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    (Original post by henpen)
    Very much so, could you quickly summarise what neutrices are? It seems counterintuitive that a function can have a defined derivative at a point where it is not defined.
    Sorry for that regrettably late reply; an elementary example of function with this property is the real logarithm.
    Neutrices were introduced, as far as I know, (I am not quite knowledgeable in the area) to help statisticians/theoretical physicists deal with asymptotic expressions, i.e. they generalize O and o notions. A neutrix is an abelian (additively written) group N, consisting of functions S \to G, where G is an abelian group, such that the only constant function in N is the zero function. The functions in N are called negligible.
    As an example consider S = \mathbb{Z}, G = \mathbb{R}, and the negligible functions in N being finite (linear) sums of n^{x} \ln^{k-1}n and \ln^{k}n, where x>0, k - positive integer, and all functions which tend to zero as n \to \infty.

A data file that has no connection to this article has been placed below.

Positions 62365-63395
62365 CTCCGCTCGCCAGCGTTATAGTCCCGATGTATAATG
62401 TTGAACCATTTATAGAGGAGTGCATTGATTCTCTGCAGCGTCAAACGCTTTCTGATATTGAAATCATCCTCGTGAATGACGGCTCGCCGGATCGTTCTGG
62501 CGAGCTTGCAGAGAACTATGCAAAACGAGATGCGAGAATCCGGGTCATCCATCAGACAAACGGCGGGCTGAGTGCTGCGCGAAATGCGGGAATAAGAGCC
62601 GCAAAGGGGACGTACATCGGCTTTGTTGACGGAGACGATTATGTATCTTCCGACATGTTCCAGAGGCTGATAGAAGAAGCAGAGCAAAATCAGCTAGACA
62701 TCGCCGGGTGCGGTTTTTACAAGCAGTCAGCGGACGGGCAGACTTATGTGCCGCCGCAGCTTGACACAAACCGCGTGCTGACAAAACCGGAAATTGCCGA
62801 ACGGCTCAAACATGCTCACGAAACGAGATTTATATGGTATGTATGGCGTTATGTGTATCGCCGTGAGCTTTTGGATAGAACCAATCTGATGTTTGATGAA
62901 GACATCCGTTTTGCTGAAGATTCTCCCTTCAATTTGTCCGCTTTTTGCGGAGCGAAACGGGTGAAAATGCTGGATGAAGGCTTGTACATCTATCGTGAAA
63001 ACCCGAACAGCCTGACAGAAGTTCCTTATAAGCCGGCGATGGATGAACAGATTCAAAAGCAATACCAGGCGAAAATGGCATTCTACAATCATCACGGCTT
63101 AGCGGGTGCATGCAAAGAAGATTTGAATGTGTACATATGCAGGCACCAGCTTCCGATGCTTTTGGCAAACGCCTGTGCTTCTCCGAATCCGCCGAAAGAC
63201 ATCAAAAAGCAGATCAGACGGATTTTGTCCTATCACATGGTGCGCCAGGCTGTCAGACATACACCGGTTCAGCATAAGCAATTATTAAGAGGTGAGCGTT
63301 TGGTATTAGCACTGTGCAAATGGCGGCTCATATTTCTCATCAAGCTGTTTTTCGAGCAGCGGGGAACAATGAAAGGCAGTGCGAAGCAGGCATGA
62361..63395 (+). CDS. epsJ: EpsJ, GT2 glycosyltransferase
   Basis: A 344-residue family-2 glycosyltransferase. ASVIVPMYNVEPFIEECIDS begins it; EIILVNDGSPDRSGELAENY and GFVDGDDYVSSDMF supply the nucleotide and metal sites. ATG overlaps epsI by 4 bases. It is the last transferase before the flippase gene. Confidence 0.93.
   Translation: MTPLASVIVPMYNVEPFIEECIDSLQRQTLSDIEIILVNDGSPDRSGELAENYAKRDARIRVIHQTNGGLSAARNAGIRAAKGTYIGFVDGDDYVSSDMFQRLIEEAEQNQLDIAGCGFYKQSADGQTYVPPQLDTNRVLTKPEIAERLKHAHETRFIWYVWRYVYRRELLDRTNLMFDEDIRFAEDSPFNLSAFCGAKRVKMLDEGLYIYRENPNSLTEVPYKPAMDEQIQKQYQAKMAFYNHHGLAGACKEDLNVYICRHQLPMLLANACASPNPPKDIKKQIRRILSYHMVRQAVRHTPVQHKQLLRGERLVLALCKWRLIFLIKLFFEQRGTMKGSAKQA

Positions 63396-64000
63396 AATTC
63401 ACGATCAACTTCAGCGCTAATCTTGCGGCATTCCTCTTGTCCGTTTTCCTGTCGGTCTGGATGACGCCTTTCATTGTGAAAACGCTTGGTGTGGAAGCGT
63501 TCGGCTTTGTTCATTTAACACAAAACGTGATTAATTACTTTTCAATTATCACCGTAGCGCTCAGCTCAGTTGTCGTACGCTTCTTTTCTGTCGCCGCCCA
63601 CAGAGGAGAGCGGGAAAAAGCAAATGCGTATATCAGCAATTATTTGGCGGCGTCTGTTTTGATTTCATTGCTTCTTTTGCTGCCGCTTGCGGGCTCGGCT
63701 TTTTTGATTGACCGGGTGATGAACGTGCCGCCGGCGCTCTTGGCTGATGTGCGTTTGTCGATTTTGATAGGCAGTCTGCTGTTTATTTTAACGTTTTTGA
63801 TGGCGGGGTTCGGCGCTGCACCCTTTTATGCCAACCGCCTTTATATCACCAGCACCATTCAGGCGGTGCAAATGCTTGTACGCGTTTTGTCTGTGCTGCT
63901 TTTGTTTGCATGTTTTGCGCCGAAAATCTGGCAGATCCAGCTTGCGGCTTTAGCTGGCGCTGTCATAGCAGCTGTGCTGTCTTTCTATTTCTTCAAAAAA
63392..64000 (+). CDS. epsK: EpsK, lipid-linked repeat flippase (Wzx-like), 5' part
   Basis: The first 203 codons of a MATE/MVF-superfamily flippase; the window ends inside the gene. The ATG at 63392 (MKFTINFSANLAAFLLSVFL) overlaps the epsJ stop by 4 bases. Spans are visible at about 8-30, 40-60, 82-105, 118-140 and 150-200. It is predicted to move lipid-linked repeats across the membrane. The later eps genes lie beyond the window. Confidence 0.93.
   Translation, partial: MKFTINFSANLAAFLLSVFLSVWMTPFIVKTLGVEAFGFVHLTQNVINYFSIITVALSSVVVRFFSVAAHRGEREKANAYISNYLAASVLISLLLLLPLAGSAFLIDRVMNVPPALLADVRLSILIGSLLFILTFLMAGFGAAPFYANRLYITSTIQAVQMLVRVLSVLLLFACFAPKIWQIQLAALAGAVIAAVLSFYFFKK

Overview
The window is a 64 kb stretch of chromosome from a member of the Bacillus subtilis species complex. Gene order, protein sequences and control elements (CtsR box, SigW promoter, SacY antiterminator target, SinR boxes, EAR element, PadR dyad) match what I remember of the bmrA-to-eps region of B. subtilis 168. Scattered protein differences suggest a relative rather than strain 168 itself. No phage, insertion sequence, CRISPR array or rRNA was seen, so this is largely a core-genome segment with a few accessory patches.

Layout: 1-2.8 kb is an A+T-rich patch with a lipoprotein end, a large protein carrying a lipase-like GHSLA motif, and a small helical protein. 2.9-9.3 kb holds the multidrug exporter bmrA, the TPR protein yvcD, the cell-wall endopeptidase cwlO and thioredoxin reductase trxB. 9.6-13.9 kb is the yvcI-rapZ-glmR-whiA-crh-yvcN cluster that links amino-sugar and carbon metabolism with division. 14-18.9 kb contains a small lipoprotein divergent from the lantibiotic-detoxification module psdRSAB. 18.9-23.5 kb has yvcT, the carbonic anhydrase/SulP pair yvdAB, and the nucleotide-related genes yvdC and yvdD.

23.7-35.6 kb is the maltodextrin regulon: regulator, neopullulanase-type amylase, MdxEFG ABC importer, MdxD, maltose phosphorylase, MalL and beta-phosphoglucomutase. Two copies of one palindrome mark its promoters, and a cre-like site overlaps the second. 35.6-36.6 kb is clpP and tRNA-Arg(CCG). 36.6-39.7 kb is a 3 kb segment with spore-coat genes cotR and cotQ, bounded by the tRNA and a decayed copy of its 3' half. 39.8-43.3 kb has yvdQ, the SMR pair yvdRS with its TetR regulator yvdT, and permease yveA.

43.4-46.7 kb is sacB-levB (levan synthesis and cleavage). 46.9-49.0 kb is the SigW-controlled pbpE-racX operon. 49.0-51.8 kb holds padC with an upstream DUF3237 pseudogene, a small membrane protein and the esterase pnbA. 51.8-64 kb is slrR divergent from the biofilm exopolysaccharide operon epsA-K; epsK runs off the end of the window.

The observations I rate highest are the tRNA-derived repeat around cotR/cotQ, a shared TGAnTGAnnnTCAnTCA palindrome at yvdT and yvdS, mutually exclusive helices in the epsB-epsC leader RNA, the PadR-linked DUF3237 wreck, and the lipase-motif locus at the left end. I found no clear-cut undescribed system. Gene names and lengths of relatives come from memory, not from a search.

This article is relevant.
    Spoiler:
    Show
    From the theory, we have \displaystyle \beta_{(1,2)}(0,1) = - \sum_{1}^{\infty} \frac{4H_{n}}{(n+1)^{3}}.


    (Original post by henpen)
    Spoiler:
    Show
    Solution 365(revisited)***

    \displaystyle \int_{0}^{\infty} \frac{x^{a}}{(b+x^{c})^{d}}dx= \frac{1}{c} \int_{0}^{\infty} \frac{u^{\frac{a+1}{c}-1}}{(b+u)^{d}}du= \frac{b^{\frac{a+1}{c}-d}}{c} \int_{0}^{\infty} \frac{z^{\frac{a+1}{c}-1}}{(1+z)^{d}}dz

    \displaystyle =\frac{b^{\frac{a+1}{c}-d}}{c}\frac{\Gamma \left(\frac{a+1}{c}\right) \Gamma \left(d-\frac{a+1}{c}\right)}{\Gamma \left(d\right)}

    I doubt this is as simple as it gets, some result from Gauss will probably simplify the numerator further. A convenient contour may also do the trick.
    Yes, that's correct.

    After this analysis, I see that the world is beautiful only when we treat stuff algebraically.